Chin JX, Chung BK, Lee DY. Codon Optimization OnLine (COOL): a web-based multi-objective optimization platform for synthetic gene design. Bioinformatics. 2014 Aug 1; 30(15):2210-2.

Kim PJ, Lee DY, Kim TY, Lee KH, Jeong H, Lee SY, Park S. Metabolite essentiality elucidates robustness of Escherichia coli metabolism. Proc Natl Acad Sci USA. 2007 Aug 21; 104(34):13638-42.

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Dr. Hyunju Lee

School of Information and Communications,
Gwangju Institute of Science and Technology, South Korea

Field interested

  • Computational biology
    • An integrated framework for cancer module identification
    • Integration of gene expression and microRNA expression in cancer
    • Gene Regulatory Network
    • Alzheimer’s Disease association study using various biomarkers
    • Copy Number Variation(CNV) detection in cancer patients
    • Predicting drug-target interaction
    • Identification of markers associated with gene expression and DNA methylation data in cancers
    • Event extraction for pathway construction
    • Information retrieval for complex disease and cancer
  • Mining in social network
    • Recommendation of personalized social media content
    • Topic Modeling for personalized recommendation using social media data
    • Link recommendation using social media data for mobile user

Jin D, Lee H. A computational approach to identifying gene-microRNA modules in cancer. PLoS Comput Biol. 2015 Jan 22; 11(1):e1004042.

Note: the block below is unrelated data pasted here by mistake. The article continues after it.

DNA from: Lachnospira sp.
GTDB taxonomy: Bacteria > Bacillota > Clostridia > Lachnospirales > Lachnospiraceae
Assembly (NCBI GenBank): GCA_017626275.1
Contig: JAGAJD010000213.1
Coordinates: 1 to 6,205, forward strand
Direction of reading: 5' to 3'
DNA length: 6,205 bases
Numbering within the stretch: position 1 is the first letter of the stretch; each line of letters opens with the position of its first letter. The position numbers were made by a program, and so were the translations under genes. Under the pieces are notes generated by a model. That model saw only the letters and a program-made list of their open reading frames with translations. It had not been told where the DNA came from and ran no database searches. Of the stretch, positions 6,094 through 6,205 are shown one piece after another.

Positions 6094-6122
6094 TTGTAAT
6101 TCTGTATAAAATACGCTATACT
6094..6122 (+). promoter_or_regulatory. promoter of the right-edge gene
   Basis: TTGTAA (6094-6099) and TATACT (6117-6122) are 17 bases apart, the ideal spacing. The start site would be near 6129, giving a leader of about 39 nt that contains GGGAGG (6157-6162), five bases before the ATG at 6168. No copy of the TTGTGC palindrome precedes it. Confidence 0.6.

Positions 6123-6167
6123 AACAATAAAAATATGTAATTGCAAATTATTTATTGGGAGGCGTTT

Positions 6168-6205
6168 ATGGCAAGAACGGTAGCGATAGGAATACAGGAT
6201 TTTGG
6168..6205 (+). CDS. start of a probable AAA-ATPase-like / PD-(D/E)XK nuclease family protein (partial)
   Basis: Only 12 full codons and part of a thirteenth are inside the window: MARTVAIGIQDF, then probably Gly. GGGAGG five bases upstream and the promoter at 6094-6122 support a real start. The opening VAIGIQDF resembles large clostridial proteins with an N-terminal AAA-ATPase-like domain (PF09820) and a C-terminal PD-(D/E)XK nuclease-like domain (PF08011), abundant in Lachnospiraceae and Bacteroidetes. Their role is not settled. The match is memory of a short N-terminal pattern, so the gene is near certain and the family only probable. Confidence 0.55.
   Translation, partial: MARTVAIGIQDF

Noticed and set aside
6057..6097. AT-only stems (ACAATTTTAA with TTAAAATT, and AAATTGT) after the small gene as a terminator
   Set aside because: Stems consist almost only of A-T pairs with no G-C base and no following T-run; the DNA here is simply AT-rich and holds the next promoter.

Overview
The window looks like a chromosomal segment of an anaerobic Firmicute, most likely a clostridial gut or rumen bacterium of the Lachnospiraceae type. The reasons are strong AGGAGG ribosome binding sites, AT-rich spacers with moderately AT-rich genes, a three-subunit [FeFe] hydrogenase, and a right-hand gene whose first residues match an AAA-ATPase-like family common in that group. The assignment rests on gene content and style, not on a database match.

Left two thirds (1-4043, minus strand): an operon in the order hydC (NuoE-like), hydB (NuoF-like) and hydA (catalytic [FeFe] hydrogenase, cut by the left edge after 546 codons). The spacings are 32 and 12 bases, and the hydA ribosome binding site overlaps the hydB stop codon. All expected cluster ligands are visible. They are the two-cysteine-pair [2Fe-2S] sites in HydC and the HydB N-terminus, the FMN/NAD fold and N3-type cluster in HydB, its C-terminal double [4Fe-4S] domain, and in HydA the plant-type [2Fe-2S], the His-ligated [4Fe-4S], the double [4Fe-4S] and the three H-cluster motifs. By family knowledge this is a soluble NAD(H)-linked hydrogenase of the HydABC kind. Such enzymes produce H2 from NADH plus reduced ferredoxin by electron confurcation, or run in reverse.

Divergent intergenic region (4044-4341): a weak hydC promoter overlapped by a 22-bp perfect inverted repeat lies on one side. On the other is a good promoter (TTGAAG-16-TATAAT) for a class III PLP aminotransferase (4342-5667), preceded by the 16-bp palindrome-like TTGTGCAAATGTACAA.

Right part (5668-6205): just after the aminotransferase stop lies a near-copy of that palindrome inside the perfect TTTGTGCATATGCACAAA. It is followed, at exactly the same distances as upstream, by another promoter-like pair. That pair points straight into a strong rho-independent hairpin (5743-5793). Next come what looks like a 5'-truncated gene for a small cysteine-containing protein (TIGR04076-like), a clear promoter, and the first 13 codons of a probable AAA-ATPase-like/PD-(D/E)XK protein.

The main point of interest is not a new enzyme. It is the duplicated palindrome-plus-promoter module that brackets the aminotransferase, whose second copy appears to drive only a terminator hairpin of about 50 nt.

Han J, Lee H. Adaptive Landmark Recommendations for Travel Planning: Personalizing and Clustering. Pervasive and Mobile Computing. 2014 Aug 13;

Amgalan B, Lee H. WMAXC: a weighted maximum clique method for identifying condition-specific sub-network. PLoS One. 2014 Aug 22; 9(8):e104993.

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Dr. Jun Sese

National Institute of Advanced Industrial Science and Technology (AIST), Japan

Dr. Jun received PhD degree in Dept. of Computational Biology of University of Tokyo in 2005. After that, he worked as associate professer in Ochanomizu University for five years and Tokyo Insitute of Techology for four years. He is now Senior Research Scientist at National Institute of Advanced Industrial Science and Technology (AIST). His research focuses on developing new algorithms and statistical methods for analyzing Big Data in biology and medicine. The techniques are applied to find new insights of cellular mechanisms in the collaborations with biologists and medical scientists.

Terada A, Okada-Hatakeyama M, Tsuda K, Sese J. Statistical significance of combinatorial regulations. Proc Natl Acad Sci USA. 2013 Aug 6; 110(32):12996-3001.

Shingo Okuno, Tasuku Hiraishi, Hiroshi Nakashima, Masahiro Yasugi, and Jun Sese. Parallelization of extracting connected subgraphs with common itemsets. Information and Media Technologies. 2014; 9(3):233-250.

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Dr. Vladimir Kuznetsov

Bioinformatics Institute (BII),
Agency for Science, Technology and Research (A*STAR)